Historic moment for nuclear decommissioning

All hazardous materials have been removed from the Magnox nuclear site, including the reactor buildings being defuelled, decommissioned and covered in weatherproof cladding

By Priyanka Shrestha

The nuclear industry in the UK has reached a historic moment as the Bradwell site in Essex has entered a safe state called ‘care and maintenance’.

In a first for the sector, all hazardous materials have been removed from the Magnox nuclear site, including the reactor buildings being defuelled, decommissioned and covered in weatherproof cladding to create “safestores”, with all intermediate level waste (ILW) packaged and safely stored on site.

Bradwell’s reactors, two of the UK’s oldest, were brought into service in 1962 and generated electricity for more than 40 years. It ceased production in 2002.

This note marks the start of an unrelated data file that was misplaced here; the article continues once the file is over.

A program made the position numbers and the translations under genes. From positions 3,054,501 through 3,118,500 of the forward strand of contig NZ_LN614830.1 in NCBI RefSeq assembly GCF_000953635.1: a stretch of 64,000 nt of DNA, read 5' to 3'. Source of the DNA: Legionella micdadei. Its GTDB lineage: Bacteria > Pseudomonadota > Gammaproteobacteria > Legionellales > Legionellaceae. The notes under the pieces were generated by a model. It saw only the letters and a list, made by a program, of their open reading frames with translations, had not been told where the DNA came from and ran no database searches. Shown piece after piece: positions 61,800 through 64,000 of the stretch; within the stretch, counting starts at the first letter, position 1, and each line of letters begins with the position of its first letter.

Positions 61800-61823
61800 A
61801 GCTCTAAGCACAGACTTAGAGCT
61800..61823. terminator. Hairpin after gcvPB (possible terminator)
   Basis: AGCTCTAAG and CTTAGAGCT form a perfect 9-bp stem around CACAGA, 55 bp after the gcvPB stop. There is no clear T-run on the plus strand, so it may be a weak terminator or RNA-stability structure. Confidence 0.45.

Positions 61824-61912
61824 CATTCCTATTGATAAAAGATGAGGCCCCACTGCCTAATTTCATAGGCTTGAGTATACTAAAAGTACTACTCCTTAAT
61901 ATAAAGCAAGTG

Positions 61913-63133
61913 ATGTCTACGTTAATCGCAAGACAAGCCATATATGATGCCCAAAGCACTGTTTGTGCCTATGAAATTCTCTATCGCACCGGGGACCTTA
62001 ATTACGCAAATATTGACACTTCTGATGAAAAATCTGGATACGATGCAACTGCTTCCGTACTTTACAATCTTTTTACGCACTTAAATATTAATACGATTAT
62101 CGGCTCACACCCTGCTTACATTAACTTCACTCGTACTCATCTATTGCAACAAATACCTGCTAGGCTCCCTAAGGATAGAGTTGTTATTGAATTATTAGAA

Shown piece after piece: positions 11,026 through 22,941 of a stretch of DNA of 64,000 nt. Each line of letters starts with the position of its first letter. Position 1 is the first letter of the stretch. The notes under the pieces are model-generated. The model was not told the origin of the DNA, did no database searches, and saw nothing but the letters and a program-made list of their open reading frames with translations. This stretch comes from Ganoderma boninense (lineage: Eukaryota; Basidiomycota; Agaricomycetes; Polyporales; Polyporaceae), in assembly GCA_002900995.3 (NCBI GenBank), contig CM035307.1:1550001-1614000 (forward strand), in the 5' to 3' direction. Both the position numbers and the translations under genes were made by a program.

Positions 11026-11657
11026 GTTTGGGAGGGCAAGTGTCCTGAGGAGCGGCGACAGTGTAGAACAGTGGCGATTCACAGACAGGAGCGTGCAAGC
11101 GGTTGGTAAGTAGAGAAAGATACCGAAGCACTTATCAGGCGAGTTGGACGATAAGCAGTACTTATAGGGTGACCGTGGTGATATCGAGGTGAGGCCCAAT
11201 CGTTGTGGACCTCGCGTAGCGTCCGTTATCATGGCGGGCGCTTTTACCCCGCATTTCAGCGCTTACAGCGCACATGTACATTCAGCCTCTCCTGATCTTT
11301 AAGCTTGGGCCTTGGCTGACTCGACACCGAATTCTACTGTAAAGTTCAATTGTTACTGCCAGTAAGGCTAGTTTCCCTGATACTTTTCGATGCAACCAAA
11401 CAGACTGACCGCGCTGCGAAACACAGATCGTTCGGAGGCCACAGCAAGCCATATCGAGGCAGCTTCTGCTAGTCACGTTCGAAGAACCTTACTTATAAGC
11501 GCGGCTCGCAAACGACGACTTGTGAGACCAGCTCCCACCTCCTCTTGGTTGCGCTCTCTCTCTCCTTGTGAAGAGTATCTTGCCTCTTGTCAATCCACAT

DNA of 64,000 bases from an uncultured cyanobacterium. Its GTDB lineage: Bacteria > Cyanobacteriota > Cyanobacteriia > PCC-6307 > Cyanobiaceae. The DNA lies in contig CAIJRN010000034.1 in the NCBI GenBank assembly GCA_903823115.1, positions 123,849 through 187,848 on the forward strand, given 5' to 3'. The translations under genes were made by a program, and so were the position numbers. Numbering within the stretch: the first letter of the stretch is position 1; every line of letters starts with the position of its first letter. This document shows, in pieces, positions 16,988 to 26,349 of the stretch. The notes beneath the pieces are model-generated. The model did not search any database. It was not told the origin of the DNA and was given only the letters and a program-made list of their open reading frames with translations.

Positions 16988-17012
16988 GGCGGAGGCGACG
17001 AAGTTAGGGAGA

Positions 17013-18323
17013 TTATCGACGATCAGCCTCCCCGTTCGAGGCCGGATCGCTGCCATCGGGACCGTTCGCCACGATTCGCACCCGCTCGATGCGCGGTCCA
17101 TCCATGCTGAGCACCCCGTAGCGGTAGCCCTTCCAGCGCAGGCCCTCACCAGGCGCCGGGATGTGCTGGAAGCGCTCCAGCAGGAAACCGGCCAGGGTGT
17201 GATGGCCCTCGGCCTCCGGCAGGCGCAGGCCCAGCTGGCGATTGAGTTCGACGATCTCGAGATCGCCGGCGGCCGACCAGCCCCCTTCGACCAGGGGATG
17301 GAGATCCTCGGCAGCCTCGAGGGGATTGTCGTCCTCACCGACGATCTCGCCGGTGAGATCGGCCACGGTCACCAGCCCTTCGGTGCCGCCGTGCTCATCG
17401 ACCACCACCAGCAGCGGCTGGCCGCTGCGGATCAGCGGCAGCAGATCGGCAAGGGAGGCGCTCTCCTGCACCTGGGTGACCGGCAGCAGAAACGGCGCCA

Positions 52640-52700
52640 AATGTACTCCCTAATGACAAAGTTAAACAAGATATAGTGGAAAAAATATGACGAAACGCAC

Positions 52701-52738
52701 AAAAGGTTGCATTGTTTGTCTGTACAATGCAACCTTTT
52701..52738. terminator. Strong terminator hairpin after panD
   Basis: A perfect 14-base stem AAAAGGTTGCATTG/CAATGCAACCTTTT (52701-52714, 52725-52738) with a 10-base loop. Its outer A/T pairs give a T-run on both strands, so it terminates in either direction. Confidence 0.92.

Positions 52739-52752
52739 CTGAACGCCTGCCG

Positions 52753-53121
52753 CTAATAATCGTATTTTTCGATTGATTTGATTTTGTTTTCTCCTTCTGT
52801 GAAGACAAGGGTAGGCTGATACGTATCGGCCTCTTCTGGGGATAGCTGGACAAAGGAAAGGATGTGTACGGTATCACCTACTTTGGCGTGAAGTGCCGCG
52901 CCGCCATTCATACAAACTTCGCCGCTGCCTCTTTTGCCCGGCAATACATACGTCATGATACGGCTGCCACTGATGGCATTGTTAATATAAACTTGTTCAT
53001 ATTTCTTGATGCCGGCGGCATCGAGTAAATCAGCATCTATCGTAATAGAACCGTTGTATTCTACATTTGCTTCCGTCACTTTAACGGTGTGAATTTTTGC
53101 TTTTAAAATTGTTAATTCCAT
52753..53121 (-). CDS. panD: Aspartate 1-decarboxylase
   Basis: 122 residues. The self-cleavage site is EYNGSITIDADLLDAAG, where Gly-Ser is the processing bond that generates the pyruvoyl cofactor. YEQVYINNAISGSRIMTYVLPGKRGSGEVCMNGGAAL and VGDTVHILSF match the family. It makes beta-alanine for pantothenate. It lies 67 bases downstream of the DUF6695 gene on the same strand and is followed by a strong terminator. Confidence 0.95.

According to the Nuclear Decommissioning Authority (NDA), Bradwell has been a pathfinder site, delivering hazard reduction “safer and sooner” and developing innovative approaches to decommissioning.

For example, the equipment and techniques developed to retrieve, condition and package ILW are now being used at other Magnox sites.

Nuclear Minister Richard Harrington said: “Bradwell’s success in reaching this milestone marks a new and welcome chapter in its environmental clean-up journey, protecting the public from hazards.

“Through our modern Industrial Strategy, we want to keep the UK as a world leader in cutting-edge decommissioning, which has significant export opportunities, delivering highly skilled jobs, innovation and regional growth.”

Entry to the reactors and associated buildings will only be required once a year initially and then every five years for routine inspection and maintenance.

The site will have a fully manned security presence in place while it continues to receive ILW packages from Dungeness A Site in Kent and Sizewell A Site in Suffolk – they will be stored at the interim storage facility.

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